We were meant to be going onto another camping spot at -600m, but this was aborted and we set up shop where we were. However, the site was far from ideal, much too small, quite drippy and the five of us had a very cosy (read warm, but cramped) night with little sleep. What the Czechs did do well though, was a fine supply of cheeses and meats. And fresh lemons to be sliced for your tea. The next morning we set off again, but soon found that the connecting meander at -550m was somewhat smaller than had been anticipated. Spider was clearly concerned that while he (thin as bean pole) and me (a bit wider) would probably fit, the larger guys were going to struggle. Out came the drill, but the means of persuasion were found to be wet and useless. Maybe because of the time it had taken the guys the day before he decided that it was best to withdraw on this occasion and just head out. While this was a disappointment it was clearly the right thing to do. Spider and I were out in about four hours but the three young lads ended up taking more than twice this long.
On the surface the mist turned to rain. At this point estimating it would take the others 3 hours or more to come out Spider decided that we should head back to the hut. I was worried about abandoning the others to navigate back on their own in the mist (only Spider had been to the cave before), but communicating this was tricky, and I was also keen not to get hypothermia myself while we waited. In the end I just had to go along we Spider’s judgement and we set off back. This now became the hardest part of the trip for me: a 25+kg rucksack, climbing and traversing limestone slabs in the rain over drops. I’ll take the caving any day, but really struggled with the balancey moves and a big sac. It was a relief to be back in the hut just before dark, drinking soup and eating a feast of pasta and cured meat. I was worried about the others though. Time ticked on and neither of us could stay awake. Eventually they arrived at 3am, some 8 hours after we had got back. As so often for me on this trip much was lost in the translation but Robi did say “It was a nightmare Fleur”. When I queried whether this was the cave or the walk, he replied “both”.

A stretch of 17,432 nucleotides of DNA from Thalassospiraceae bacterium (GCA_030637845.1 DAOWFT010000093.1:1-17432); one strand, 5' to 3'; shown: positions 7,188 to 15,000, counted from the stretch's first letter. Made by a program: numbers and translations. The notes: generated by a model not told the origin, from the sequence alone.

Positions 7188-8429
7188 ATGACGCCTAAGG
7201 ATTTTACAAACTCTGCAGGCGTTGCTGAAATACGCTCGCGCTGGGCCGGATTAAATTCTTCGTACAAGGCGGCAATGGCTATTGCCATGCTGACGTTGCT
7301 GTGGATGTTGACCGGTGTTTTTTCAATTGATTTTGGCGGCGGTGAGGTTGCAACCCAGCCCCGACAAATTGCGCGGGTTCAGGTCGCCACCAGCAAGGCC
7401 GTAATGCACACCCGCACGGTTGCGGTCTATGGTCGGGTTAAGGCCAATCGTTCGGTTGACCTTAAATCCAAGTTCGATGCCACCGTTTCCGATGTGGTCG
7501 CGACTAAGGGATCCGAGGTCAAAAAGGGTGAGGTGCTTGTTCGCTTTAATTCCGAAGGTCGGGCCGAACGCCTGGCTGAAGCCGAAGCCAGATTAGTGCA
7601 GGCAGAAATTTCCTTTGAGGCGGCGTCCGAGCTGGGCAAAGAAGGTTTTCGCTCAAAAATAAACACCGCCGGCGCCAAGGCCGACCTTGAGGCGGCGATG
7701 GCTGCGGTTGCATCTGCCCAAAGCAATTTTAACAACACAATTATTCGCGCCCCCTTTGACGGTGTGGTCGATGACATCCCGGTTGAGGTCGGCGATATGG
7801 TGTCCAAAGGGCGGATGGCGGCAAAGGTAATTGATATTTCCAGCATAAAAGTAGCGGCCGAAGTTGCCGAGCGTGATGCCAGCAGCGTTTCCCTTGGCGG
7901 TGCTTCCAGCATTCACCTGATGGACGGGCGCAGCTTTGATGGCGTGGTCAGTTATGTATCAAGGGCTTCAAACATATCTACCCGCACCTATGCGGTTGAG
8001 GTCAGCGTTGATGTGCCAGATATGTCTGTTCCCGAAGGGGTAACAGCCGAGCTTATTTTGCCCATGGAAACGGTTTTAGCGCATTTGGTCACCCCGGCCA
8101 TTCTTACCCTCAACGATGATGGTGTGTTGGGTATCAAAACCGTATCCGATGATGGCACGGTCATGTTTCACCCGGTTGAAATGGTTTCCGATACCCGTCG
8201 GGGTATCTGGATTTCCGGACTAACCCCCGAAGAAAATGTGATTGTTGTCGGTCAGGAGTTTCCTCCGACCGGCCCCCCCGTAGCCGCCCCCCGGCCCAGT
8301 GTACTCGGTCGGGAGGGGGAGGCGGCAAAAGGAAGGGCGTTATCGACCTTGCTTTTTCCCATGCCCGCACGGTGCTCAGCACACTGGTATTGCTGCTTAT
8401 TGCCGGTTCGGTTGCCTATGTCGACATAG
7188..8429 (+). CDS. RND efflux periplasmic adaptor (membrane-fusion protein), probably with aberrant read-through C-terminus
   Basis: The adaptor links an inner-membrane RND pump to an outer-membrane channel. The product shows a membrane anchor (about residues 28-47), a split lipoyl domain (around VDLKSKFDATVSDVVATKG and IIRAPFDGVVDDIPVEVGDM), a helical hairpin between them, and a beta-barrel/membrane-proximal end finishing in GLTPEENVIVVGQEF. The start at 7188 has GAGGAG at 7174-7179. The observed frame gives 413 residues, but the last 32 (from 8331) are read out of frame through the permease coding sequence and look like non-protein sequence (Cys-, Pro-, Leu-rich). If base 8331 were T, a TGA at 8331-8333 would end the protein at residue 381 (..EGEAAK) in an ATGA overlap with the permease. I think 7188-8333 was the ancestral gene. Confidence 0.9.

The next morning the clouds from the night before had cleared to reveal a stunning vista of the Italian Alps. Bags were packed with wet clothes and caving gear and somehow I managed to pick up the carry of the digging tools and capping stuff as well. One final descent with aching knees back to the cars and then it was off for pizza and beer in the nearest town. By 3am that night I was home in Hampshire with only stiff legs and an inch long blister to show for my whirlwind trip. That and a very large smile, some new friends and a desire to return for more.